Mr. Dhanda: Prue Leiths appointment as Chair of the School Food Trust was announced on 9 November 2006. This followed an open competition in accordance with the requirements of the Code of Practice of the Commissioner for Public Appointments. She began her two year term of office on 15 January 2007. She is a renowned businesswoman, charity founder, cook and food writer. She will lead the School Food Trusts work to raise catering and nutritional standards in schools, increase the uptake of school meals and build awareness of healthy eating and food skills among children and young people. The Secretary of State commented on her appointment that
her business acumen, high-profile and passion about changing public attitudes towards healthy eating, make her an outstanding candidate for this role.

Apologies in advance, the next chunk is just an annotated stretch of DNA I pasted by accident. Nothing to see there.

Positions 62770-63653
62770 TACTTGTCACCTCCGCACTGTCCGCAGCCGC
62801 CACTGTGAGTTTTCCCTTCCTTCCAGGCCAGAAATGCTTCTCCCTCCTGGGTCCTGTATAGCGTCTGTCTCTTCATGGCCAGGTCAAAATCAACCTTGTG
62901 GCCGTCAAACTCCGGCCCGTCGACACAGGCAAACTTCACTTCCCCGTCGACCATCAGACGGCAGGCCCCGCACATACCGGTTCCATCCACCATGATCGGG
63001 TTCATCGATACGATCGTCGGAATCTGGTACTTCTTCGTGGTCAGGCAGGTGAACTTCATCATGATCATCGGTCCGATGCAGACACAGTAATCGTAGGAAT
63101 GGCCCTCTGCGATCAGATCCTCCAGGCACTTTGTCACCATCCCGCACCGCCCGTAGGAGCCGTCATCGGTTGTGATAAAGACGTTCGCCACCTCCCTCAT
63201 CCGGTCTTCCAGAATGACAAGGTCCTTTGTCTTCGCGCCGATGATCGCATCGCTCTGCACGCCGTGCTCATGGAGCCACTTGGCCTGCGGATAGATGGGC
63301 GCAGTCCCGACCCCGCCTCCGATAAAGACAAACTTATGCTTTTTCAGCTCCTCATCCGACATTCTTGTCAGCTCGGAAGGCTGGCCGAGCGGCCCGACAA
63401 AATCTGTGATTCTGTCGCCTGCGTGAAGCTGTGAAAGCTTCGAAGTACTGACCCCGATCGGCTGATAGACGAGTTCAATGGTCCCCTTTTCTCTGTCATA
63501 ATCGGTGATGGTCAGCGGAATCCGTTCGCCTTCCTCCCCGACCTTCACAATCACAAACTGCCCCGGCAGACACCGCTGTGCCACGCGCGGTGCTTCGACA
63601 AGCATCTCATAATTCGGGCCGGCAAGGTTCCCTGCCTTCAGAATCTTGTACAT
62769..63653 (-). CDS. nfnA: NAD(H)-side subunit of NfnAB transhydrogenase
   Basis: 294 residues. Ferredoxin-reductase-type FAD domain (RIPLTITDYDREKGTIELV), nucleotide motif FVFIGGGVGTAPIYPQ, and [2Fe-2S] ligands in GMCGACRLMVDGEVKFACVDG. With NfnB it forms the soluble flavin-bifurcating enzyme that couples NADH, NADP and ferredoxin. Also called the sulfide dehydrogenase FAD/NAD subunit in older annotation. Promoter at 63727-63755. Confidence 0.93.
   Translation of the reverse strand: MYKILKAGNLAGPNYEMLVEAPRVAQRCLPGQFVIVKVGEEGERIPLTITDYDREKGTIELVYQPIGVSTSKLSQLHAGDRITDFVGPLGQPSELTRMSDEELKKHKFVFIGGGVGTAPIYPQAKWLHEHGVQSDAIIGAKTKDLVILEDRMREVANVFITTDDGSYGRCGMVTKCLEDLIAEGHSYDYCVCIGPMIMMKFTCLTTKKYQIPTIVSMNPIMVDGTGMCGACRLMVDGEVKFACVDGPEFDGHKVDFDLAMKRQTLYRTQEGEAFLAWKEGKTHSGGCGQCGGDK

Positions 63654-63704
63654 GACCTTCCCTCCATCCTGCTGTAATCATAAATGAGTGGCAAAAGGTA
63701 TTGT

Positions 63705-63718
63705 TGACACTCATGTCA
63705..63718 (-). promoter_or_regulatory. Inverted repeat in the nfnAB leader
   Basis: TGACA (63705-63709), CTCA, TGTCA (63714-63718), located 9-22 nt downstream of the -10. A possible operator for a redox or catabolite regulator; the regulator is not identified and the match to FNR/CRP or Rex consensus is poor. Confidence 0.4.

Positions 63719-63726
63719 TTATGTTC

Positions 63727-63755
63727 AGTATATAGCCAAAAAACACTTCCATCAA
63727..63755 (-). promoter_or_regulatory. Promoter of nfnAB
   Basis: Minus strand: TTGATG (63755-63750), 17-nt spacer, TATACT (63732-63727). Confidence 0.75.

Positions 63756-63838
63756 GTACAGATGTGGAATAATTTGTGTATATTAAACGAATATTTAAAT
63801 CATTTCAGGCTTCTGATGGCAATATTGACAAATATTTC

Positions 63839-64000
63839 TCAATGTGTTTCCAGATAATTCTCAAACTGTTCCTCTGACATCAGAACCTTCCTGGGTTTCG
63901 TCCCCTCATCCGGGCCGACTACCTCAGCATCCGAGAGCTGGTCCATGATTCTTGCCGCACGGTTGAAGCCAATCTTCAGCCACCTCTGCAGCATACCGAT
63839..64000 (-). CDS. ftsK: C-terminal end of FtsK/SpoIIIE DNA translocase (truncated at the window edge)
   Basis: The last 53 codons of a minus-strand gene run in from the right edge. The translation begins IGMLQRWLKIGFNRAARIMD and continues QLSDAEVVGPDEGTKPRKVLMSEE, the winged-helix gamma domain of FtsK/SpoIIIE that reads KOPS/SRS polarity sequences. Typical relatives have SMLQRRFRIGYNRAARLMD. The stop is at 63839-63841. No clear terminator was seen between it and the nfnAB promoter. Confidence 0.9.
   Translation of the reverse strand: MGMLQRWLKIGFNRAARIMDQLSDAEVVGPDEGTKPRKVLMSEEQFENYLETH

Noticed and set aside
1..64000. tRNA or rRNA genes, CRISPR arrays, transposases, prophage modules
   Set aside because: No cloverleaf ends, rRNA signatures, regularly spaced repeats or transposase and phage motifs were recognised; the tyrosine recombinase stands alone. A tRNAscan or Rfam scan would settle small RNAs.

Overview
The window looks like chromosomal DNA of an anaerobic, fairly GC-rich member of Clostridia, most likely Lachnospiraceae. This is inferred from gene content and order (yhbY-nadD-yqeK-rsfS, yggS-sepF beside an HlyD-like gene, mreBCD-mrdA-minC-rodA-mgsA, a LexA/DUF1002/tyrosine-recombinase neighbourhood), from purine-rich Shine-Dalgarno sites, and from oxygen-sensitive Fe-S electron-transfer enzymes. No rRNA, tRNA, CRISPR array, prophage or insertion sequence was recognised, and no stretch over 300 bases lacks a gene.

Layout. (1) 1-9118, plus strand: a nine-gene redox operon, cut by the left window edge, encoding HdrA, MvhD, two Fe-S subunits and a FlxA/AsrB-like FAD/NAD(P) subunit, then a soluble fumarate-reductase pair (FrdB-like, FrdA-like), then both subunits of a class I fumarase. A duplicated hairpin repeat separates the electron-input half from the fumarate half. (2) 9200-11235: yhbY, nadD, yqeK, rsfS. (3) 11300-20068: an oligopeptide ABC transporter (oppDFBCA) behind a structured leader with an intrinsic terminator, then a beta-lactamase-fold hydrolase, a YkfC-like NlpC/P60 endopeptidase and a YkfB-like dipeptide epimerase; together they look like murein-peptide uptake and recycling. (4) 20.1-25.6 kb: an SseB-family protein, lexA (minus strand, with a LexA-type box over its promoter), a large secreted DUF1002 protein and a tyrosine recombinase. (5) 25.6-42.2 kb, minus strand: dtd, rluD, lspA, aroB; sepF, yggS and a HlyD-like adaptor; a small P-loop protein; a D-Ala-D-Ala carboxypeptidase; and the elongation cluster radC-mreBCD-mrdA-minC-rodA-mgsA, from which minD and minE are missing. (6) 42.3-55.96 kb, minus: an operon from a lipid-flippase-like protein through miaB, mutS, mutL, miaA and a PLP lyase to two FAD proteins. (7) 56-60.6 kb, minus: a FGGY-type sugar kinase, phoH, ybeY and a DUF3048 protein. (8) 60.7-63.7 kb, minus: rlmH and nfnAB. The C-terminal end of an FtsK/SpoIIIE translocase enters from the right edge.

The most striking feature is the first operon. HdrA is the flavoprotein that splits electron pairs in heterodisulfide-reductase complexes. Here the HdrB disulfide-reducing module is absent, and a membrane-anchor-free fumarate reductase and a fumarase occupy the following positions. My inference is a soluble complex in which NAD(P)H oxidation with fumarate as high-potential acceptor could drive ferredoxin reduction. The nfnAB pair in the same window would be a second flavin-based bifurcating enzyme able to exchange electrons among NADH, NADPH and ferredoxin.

Her terms and conditions stipulate a commitment of 36 days of work per annum and her duties involve Chairing a Board of professionals from a variety of
educational and food-related backgrounds. She has responsibility for overseeing the overall strategic direction of the Trust and the successful delivery of its targets in relation to the supply of and demand for healthy food in schools. The Chief Executive, an employee of the School Food Trust, is responsible for day-to-day managerial and operational matters in relation to the delivery of its targets.